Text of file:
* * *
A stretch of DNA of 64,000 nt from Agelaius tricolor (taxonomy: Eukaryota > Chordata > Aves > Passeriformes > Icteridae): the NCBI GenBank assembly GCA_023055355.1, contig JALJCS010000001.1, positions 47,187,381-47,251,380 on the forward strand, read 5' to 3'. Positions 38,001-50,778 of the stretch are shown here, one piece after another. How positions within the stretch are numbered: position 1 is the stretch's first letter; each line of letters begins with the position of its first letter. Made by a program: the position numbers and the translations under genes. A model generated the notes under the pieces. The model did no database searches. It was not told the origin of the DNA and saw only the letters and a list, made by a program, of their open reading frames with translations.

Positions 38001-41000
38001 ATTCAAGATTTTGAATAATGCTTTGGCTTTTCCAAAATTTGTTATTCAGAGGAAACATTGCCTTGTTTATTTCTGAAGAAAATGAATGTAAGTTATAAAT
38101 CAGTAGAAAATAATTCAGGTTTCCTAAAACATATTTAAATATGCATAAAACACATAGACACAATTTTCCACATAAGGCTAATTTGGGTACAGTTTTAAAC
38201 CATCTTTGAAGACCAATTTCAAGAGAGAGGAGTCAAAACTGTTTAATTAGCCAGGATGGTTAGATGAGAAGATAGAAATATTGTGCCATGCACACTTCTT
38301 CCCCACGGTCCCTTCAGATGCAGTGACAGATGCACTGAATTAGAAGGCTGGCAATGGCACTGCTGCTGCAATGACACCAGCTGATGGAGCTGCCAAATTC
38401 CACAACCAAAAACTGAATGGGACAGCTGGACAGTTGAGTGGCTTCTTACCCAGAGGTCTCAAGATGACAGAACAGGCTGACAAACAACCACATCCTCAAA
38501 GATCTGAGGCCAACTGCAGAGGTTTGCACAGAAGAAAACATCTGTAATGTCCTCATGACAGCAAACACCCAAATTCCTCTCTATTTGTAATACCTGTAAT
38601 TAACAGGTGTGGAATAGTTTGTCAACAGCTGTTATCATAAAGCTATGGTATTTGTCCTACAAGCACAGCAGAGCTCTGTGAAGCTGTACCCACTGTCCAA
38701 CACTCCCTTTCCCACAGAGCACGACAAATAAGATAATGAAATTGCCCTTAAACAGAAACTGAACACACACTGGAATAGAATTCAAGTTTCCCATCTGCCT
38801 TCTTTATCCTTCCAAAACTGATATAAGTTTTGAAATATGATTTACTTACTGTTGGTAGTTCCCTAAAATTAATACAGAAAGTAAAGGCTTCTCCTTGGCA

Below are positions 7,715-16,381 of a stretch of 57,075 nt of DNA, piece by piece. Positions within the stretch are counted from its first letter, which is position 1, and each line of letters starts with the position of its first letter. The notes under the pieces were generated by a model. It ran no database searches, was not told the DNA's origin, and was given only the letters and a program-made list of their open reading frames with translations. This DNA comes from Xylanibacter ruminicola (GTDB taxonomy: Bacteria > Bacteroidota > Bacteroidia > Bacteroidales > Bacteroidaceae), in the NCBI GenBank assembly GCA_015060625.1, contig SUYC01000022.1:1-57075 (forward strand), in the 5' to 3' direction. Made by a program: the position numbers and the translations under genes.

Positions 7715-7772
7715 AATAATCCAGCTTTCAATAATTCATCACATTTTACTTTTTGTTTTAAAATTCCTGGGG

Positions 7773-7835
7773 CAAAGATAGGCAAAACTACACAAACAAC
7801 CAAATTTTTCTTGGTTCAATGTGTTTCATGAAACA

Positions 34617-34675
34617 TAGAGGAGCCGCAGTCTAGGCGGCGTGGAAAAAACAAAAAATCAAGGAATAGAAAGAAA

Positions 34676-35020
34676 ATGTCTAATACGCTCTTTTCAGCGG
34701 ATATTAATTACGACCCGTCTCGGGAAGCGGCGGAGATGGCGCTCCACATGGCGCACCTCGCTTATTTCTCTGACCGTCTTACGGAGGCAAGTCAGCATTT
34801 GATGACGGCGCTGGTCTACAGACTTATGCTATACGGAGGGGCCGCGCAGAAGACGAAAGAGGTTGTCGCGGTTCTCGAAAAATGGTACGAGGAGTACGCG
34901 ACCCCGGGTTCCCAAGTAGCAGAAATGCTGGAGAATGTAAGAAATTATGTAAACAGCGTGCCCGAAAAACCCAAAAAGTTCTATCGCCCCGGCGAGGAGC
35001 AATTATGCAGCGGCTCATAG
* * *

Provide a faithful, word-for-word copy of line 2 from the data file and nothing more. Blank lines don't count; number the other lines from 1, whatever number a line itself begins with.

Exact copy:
Positions 38001-41000